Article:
Betting on politics: Election result confounds

My final prediction of a Conservative majority of between 80-90 in last week’s election was clearly off the mark. My tips on Labour vote share, Labour seats, Lib Dem vote share and, of course, the actual result, were similarly off track. But on almost everything else I was correct. So how did this column do overall?

Thirteen out of the 17 grouped bets (or 22 bets if you count them individually) that I tipped directly related to the election paid off. However, because most of them were at short odds (with the exception of Corbyn remaining Labour leader), the total profit was only 6.5% – and you would have made a small loss if you’d split the grouped bets into their constituent parts and bet on each equally. Overall, the average return from the 37 combined – and now settled – bets made by this column is still 26%.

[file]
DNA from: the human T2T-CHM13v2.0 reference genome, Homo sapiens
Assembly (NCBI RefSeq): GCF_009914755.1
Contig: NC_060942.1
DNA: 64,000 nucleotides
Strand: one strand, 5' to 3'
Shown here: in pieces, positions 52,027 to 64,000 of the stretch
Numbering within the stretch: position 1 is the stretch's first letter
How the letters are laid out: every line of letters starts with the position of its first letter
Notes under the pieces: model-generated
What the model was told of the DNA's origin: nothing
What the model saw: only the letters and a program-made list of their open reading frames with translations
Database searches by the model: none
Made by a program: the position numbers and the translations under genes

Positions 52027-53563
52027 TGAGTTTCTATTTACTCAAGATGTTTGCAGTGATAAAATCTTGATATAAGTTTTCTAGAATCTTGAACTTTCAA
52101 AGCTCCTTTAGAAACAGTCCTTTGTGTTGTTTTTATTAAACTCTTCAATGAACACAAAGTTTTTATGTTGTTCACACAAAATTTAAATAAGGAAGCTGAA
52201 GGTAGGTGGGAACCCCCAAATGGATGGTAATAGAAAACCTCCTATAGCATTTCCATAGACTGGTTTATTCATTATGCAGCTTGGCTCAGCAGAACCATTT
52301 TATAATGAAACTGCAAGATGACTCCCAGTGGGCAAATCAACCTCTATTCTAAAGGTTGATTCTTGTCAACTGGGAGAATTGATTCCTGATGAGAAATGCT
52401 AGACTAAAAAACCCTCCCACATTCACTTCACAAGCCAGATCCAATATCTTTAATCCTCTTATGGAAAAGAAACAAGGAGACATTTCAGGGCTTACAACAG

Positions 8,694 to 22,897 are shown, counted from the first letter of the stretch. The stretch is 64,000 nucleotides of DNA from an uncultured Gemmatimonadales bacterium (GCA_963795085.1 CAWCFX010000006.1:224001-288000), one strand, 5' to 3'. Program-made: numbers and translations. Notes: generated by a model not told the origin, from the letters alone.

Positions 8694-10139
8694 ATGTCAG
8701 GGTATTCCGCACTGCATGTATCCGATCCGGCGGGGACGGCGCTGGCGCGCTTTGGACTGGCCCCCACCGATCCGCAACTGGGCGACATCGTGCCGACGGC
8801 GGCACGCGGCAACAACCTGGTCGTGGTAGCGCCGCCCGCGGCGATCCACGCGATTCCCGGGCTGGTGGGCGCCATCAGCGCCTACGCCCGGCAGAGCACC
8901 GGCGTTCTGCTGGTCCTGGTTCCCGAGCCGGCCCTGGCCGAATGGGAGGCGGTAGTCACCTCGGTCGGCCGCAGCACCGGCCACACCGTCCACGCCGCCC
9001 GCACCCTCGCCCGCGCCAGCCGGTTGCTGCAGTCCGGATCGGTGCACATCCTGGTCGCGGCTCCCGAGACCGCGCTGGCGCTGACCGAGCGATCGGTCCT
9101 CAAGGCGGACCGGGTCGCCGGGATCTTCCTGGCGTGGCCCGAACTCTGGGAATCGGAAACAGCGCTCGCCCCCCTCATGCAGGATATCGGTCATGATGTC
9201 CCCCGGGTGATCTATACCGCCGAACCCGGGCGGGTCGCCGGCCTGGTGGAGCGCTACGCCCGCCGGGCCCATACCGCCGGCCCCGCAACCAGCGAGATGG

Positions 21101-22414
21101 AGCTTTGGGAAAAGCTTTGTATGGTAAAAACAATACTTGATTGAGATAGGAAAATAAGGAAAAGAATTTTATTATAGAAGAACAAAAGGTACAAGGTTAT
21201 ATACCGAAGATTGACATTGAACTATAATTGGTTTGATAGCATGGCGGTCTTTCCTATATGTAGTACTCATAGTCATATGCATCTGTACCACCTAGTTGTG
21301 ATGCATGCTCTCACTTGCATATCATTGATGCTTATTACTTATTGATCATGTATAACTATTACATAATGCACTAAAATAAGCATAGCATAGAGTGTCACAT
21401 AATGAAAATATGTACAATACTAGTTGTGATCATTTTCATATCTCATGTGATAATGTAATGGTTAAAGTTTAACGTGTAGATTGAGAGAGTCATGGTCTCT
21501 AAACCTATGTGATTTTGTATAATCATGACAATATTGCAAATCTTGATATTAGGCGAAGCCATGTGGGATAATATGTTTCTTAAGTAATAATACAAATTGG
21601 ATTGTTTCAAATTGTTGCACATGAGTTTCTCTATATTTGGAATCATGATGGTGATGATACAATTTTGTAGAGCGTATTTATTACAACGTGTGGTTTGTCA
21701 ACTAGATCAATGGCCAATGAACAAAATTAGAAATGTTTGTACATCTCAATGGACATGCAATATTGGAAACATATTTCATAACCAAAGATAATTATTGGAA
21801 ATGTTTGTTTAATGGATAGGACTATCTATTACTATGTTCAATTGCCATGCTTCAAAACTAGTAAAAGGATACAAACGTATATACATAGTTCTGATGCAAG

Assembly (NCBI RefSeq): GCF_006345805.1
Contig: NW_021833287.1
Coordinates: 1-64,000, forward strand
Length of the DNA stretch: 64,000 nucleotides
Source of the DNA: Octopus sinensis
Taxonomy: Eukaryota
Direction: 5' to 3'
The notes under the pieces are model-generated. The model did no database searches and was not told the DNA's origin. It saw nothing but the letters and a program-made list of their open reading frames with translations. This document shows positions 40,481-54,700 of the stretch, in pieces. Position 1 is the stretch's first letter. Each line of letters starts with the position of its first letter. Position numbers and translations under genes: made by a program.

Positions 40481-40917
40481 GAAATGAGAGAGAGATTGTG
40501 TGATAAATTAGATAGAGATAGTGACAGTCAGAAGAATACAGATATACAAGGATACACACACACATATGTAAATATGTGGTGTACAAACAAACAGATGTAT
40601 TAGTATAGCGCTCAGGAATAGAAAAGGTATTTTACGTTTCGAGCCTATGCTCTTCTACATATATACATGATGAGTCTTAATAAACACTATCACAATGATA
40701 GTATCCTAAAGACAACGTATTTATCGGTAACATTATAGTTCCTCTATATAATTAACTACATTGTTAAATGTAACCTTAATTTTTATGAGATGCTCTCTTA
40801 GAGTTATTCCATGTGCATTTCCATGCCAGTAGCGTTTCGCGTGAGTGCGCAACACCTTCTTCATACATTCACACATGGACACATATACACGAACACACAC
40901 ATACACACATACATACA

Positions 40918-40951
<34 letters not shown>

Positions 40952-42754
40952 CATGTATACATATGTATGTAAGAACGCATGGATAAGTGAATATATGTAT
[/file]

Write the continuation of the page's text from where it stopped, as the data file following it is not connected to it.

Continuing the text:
In terms of the peripheral bets, Corbyn looks unlikely to leave as Labour leader before the end of the year – although if there’s another election, I wouldn’t rule this out (and of course Yvette Cooper or Lisa Nandy could still succeed him in the future). It would also make sense for Corbyn to discreetly move Diane Abbott from Shadow Home Secretary to another role at some point. Meanwhile, Scottish independence seems dead after the SNP’s drubbing – but if the past few years has taught us anything, it’s never say never.

However, I’m really excited about Betfair’s new market on the 2018 congressional elections. While only a tiny amount of money has been matched so far, you should take the opportunity to bet on a Democratic House majority at 3.1 (32%).

While seat boundaries and incumbency favour the Republicans, Trump’s abysmal approval ratings are going to be a massive drag on GOP candidates up and down the country. And the party that controls the White House usually does badly in mid-term elections.